Last LD marked my first attempt at making a game in under 48 hours, and I ended up being quite happy with the result. Evo Dash got a lot of very positive reviews, and ended up at #19 in Fun and #50 in Overall. So one might wonder what I have left to learn from this modest success? Turns out: a lot! Here’s a short list of the things I did well, and the things I failed, or could have done better.
Things I did well
- I am very happy with how the gameplay turned out. When I started out, I had a very vague idea about a cancer simulation in the human body, and I just started coding. The game completely evolved from that initial point to something extremely different, changing from a game about cancer (the origins can still be found in many class names) to a game about evolving rules and survival. I just freestyled my way through it and it really worked out great: I followed my instincts and didn’t lose any time writing down nice ideas or concepts.
- I like the graphics. Not because they’re extremely beautiful, but because they do the job, and I’m very proud of that, because I really really SUCK at doing graphics. I quickly decided that my only option was to go with abstract shapes, and managed to get some cuteness out of them in the process (eyes!)
- I loved my choice of platform: HTML5/JS is a dream for something like this. HTML5 has extremely fast (instant) code-test cycles (no compilation), good API’s to build on (canvas), immediate playability and accessibility and so much more. No setup costs either; all I used was Chrome and Sublime Text, the best text editor on the planet.
- I really like the overall feel and presentation of the game. I spent quite some time tuning the graphics and adding small details (shake effects, flashes, random colors, game tips, a nice menu, etc), and it really paid off in presentation. First impression is important and I think mine was solid.
Things I did not so well
- I really skimped on one really important part of the game: the music and sound effects. I truly believe my game would have ended considerably higher with an adrenaline-filled, pumped soundtrack underneath it to support the hectic gameplay and graphics. Sound effects also add greatly to the feel of the game, and I should not have neglected them. But I still do not really know how to go about adding them. I can’t really compose myself, and have no idea how to make sound effects, so I’d have to scavenge from the internet. Where to start? I have no idea.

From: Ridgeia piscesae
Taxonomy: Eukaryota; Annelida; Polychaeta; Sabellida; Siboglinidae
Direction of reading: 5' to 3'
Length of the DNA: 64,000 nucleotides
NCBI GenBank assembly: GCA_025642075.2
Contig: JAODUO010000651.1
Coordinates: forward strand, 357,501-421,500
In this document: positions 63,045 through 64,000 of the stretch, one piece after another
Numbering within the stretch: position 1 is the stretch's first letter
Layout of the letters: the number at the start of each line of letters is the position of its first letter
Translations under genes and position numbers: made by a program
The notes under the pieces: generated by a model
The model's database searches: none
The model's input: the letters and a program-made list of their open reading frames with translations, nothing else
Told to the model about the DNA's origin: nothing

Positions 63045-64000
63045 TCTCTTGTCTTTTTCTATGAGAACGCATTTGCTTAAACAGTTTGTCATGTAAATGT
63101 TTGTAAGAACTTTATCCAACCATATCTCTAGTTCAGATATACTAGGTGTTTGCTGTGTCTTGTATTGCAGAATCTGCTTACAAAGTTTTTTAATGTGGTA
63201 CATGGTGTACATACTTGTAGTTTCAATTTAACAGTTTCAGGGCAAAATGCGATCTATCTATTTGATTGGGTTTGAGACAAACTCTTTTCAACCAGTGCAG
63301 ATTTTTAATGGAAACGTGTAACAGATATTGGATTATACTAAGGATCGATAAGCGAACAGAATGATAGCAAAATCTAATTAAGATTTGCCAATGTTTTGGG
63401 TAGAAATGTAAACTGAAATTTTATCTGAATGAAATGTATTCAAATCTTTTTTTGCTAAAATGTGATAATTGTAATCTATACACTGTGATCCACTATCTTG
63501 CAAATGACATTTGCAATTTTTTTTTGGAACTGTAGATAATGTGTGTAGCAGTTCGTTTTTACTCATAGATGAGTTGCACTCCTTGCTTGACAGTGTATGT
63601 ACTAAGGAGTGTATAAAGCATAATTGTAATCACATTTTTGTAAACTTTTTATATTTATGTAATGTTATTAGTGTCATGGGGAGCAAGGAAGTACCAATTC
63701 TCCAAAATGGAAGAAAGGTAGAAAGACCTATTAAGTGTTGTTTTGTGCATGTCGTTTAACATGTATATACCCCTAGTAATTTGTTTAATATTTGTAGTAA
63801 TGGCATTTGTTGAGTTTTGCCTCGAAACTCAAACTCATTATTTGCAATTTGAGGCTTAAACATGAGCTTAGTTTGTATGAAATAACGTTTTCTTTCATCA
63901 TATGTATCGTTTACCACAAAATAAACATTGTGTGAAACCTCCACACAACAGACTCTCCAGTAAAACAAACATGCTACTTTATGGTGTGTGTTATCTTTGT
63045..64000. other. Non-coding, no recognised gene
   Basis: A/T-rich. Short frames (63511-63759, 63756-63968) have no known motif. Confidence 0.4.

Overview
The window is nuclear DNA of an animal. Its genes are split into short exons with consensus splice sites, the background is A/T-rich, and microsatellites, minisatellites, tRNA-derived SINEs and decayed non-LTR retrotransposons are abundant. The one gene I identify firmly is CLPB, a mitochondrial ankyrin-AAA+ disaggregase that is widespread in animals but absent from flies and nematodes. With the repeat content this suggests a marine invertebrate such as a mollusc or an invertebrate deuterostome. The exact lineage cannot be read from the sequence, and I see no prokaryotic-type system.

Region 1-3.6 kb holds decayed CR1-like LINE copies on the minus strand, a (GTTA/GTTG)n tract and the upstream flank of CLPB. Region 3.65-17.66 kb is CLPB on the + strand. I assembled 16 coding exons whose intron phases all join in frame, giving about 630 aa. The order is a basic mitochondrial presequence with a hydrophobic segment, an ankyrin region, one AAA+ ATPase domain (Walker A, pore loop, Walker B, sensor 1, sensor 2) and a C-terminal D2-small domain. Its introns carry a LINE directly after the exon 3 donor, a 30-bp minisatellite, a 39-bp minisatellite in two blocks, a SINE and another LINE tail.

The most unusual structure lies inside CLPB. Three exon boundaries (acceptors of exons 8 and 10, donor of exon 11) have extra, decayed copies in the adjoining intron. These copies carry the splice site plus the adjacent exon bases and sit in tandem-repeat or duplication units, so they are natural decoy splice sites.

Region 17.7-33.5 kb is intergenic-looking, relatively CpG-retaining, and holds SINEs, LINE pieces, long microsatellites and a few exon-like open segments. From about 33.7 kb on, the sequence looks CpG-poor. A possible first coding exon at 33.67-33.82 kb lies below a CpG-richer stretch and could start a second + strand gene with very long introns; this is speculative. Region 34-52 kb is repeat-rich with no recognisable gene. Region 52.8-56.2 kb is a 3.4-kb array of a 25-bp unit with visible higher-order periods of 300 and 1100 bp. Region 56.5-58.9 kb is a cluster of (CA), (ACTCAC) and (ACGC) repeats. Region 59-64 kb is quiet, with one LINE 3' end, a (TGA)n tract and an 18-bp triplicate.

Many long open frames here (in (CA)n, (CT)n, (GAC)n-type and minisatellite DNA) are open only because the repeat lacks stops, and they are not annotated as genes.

- I spent quite some time optimizing the game to run on all browsers and on slower machines, time I could have spent better on other areas. But that’s the downside of the current state of HTML5: even though some browsers (chrome, IE9) are extremely fast, some others (Firefox) are slow, and you really need to pay attention to how you implement certain things to get it to run quick enough.
Still, I am very happy with the result (and ratings), and decided to go forth and build a mobile version of the game, so this gets us straight to…
Because there is no way this game was going to run in the browser on mobile devices, I had to port it to a different platform. So I spent the last month porting the game to Unity, adapting it for touchscreen and adding LOTS and LOTS of new stuff, including making the game kind-of-3D. I also got an artist in on the project to give the graphics a proper overhaul. After slightly over one month, this is what the game now looks like:
The game is coming along very nicely, and we hope to wrap up in a couple of weeks. We really improved the original game in every possible way, greatly pimped the graphics and added tons and tons of different evolutions that can happen. We’re now at the point that it becomes time to start reaching out to press, and hopefully get some buzz going for this game. I really believe we have something special here, something unique plays perfectly on mobile as a quick go-to game, comparable to Canabalt or Doodle Jump.
One sore point at this moment is the lack of sound and music. We’re not going to make the mistake again of releasing a game with bad or missing sound effects, so we took a two-pronged approach to this problem. Firstly, from the start, we used a temporary free track from Danny B’s website that represents the atmosphere of the game well to test it with. This allowed me to incorporate the music in the game early-on, which also resulted in the entire game being synched to the beat to give it a better flow. We are now getting in contact with sound effect artists and composers to find a suitable match for the final soundtrack of the game.
Things are looking great for Evo Dash, and if everything goes right, we should have a release on our hands before the end of October, which will hopefully make a little more than 1 dollar. This all resulted from my first Ludum Dare participation, so you can be damn sure I will be back for more of this later. I realized that competitions like these are excellent for trying crazy game ideas without getting lost in details, because they force you to focus on the core with the strict time constraint.
I will keep you guys up to date on the progress as we get closer to a release!